1. I want to write my name in Runes; how do I know what sound each Rune makes?
2. Why did the Runes not become a more prominent writing system, like the Latin alphabet?
To help answer the first question, I created a chart showing the sounds assigned to each Rune. (It is similar to the chart I created for Rune meanings.) There are a few interesting Rune sounds to take note of. For example, Eihwaz, which I wrote about two weeks ago, produces an ei combination sound. Ingwaz, joins the sound of two consonants - ng. Although Wunjo looks like our Latin p, it makes the w sound. And, Jera, although it is j, its sound leans more towards y.
One of the Runes I didn't mention above, but which has a duel sound is Thurisaz. This letter actually evolved in Icelandic as the letter thorn and it makes the th sound as in thumb or Thor. So, if your name is Theodore, the first two letters would be combine into one. It would look like this:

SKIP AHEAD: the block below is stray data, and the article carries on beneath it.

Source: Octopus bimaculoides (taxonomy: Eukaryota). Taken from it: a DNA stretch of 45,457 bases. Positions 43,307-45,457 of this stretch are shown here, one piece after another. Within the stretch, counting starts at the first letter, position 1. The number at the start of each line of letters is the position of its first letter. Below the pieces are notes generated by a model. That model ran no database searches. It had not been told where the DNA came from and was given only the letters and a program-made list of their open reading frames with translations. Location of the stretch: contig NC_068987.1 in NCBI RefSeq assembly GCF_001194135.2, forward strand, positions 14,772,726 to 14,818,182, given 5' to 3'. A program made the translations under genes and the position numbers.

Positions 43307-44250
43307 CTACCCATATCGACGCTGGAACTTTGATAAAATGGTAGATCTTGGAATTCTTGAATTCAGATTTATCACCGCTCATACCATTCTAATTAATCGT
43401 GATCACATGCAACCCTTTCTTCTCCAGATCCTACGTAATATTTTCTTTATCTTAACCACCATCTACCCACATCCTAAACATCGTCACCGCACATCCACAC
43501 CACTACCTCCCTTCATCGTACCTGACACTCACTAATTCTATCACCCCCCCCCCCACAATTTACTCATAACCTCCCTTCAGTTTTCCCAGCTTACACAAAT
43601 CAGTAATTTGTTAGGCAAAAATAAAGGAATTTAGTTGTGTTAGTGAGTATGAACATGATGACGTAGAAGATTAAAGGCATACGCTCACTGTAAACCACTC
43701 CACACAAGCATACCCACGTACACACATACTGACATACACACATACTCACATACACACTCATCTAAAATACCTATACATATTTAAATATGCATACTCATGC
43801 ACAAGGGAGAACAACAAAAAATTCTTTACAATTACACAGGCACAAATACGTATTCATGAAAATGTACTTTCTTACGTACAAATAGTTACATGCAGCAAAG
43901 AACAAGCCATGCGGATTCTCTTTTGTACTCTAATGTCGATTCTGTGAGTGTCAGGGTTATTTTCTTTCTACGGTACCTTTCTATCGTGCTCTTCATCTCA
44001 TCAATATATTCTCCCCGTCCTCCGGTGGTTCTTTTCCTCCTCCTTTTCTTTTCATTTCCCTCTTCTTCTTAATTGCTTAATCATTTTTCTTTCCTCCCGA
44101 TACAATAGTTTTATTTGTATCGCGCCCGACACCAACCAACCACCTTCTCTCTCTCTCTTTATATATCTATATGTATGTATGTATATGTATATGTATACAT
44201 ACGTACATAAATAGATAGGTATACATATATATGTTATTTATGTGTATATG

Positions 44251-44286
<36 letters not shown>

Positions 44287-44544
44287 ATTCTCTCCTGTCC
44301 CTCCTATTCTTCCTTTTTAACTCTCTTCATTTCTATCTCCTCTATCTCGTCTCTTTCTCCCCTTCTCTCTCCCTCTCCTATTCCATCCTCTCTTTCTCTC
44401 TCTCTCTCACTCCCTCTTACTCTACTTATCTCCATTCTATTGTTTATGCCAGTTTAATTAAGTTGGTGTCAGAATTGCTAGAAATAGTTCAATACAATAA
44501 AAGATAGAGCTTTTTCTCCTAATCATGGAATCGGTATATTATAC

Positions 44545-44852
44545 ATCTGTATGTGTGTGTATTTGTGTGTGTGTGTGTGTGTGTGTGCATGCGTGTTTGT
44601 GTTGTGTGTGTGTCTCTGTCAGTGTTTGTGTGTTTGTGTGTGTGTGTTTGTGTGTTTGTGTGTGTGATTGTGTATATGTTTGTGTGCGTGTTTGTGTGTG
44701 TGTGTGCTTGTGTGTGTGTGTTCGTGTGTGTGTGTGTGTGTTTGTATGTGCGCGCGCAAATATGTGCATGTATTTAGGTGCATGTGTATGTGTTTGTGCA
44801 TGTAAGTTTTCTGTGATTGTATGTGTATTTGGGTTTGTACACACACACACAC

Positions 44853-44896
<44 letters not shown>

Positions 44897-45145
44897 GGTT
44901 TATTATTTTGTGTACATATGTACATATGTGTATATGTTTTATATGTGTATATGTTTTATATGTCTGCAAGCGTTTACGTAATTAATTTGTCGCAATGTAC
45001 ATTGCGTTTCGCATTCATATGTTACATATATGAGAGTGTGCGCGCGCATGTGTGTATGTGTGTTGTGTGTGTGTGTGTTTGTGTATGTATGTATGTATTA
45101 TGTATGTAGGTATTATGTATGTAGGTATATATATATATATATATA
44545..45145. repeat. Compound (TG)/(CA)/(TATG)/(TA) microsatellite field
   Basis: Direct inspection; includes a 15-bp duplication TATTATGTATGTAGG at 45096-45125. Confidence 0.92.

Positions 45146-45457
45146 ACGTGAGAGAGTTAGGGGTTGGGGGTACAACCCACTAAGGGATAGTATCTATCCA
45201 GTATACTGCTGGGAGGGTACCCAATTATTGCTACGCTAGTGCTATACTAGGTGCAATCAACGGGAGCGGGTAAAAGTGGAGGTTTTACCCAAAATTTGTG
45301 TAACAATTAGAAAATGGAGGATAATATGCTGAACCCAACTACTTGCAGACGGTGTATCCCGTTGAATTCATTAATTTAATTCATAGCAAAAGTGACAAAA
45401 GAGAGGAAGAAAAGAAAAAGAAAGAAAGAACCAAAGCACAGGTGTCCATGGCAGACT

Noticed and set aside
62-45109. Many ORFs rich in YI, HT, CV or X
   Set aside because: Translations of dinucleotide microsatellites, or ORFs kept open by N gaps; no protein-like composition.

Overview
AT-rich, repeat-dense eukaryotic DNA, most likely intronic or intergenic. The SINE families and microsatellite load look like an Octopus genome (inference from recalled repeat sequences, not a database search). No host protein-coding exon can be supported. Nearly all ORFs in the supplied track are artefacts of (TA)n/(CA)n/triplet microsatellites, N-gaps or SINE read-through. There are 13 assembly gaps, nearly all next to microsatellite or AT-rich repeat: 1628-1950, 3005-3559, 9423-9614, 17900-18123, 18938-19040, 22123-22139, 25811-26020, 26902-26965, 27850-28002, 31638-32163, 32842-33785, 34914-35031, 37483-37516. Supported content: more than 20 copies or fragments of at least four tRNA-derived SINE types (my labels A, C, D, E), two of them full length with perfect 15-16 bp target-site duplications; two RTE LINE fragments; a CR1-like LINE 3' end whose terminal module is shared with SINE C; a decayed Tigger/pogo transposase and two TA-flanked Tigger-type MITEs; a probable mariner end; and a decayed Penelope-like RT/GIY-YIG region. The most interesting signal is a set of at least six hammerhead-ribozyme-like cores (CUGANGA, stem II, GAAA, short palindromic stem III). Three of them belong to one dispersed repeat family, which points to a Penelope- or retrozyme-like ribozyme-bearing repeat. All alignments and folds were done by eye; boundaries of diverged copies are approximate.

Now for the second question. There are multiple reasons why Runes never became an alphabet like the Latin one we use today and what I provide here is only a summarized overview. For starters, Runes were made to be carved and their angular shape was easiest to carve into the resources available - wood, bone and antlers - with Runestone engravings coming later, but maintaining the angular aspect. Because they were designed to be carved, the complicated process used to create such things as papyrus, parchment or vellum was not needed, nor was the requirement to make ink or quills. Instead, Germanic people used their knives and carved messages onto available resources. Beyond the requisite equipment, there were no grammar or writing rules; Rune carvers spelled things phonetically, the way they sounded to them. Rune shapes varied regionally and things were not always written from left two right. Words, phrases, even sentences could be written right to left and there are boustrophedonic examples as well, where one line reads from left to right and the next lines reads from right to left. There are more reasons, but this gives you a sense of some of the basic issues around why the Runes never became an alphabet like the Latin one. The Viking Answer Lady provides some good insight into this issue as well.
If you have more questions about the Runes, whether it's for writing or using them as an oracle, let me know. I am happy to help.